Oestrogen (17β-oestradiol, E2) is a highly effective treatment for experimental autoimmune encephalomyelitis (EAE) that may potentiate Foxp3+ regulatory T (Treg) cells, which in turn limit the expansion of encephalitogenic T-cell specificities. To determine if Treg cells constitute the major non-redundant protective pathway for E2, we evaluated E2 protection of EAE after targeted deletion of Foxp3 expression in Foxp3-DTR mice. Unexpectedly, E2-treated Foxp3-deficient mice were completely protected against clinical and histological myelin oligodendrocyte glycoprotein (MOG)-35-55 peptide-induced EAE before succumbing to diphtheria toxin-induced mortality. This finding indicated the presence of alternative E2-dependent EAE-protective pathways that could compensate for the lack of Treg cells. Further investigation revealed that E2 treatment inhibited proliferation and expression of CCL2 and CXCL2, but enhanced secretion of interleukin-10 (IL-10) and IL-13 by MOG-35-55-specific spleen cells. These changes occurred concomitantly with increased expression of several chemokines and receptors, including CXCL13 and CXCR5, and the negative co-activation molecules, PD-L1 and B7.2, by B cells and dendritic cells. Furthermore, E2 treatment resulted in higher percentages of spleen and lymph node T cells expressing IL-17, interferon-γ and tumour necrosis factor-α, but with lower expression of CCR6, suggesting sequestration of MOG-35-55 peptide-specific T cells in peripheral immune organs. Taken together, these data suggest that E2-induced mechanisms that provide protection against EAE in the absence of Foxp3+ Treg cells include induction of regulatory B cells and peripheral sequestration of encephalitogenic T cells.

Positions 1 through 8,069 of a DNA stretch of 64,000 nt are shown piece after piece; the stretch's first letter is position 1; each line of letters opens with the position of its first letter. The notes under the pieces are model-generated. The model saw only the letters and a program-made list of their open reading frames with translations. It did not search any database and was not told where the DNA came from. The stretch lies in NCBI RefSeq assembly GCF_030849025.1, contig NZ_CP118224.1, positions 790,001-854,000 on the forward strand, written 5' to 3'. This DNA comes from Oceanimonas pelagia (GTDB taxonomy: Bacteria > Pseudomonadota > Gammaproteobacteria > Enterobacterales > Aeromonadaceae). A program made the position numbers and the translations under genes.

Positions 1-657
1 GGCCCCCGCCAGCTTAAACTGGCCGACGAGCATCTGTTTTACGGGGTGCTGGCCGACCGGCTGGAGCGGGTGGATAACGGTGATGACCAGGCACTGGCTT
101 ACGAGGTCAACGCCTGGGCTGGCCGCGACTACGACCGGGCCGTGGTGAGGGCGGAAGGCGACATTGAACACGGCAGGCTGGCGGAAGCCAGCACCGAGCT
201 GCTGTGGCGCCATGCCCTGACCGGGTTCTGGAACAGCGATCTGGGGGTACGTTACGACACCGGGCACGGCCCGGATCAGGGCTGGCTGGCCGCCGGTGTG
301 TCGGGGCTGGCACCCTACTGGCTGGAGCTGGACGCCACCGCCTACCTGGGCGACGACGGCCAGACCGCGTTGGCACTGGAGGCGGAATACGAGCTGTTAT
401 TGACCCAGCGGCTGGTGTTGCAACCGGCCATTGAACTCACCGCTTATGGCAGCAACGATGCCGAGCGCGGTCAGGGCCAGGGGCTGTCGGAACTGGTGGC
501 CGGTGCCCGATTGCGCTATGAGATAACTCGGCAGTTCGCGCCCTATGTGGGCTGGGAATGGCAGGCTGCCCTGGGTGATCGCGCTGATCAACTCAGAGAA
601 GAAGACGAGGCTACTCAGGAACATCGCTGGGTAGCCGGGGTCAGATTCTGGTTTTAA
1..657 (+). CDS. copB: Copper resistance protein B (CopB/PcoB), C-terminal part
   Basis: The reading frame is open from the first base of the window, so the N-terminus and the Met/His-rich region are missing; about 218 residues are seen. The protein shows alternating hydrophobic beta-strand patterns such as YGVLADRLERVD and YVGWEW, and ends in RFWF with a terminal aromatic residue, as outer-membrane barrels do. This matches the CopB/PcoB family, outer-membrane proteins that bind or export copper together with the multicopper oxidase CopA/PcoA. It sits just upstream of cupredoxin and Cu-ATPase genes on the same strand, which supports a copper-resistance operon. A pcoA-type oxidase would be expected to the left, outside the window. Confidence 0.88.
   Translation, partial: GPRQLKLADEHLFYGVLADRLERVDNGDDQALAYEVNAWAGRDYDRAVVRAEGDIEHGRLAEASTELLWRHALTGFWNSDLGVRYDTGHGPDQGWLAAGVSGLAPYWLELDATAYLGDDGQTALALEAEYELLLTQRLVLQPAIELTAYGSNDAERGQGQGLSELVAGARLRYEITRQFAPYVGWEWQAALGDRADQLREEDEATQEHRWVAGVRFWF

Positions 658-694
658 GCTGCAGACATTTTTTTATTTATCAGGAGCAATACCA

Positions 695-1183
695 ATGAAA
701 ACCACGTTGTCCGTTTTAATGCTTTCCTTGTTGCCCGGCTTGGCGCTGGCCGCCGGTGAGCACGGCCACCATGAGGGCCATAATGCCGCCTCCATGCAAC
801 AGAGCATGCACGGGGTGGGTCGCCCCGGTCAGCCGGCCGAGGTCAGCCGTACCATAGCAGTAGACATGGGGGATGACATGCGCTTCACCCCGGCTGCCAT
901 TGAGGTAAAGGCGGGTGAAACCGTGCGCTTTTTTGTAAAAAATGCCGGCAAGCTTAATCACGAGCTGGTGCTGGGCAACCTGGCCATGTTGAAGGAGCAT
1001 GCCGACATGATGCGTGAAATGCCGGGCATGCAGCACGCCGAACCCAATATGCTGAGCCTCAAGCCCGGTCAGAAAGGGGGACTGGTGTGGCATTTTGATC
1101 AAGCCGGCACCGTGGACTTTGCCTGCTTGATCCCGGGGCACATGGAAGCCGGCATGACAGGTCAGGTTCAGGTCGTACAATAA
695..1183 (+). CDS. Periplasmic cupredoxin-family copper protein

- B cells
- Experimental autoimmune encephalomyelitis
ASJC Scopus subject areas
- Immunology and Allergy